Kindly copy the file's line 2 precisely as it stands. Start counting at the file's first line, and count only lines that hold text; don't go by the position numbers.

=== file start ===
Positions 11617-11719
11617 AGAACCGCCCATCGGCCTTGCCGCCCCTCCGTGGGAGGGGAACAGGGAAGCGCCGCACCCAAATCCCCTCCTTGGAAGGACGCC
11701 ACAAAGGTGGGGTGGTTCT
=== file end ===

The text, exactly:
11617 AGAACCGCCCATCGGCCTTGCCGCCCCTCCGTGGGAGGGGAACAGGGAAGCGCCGCACCCAAATCCCCTCCTTGGAAGGACGCC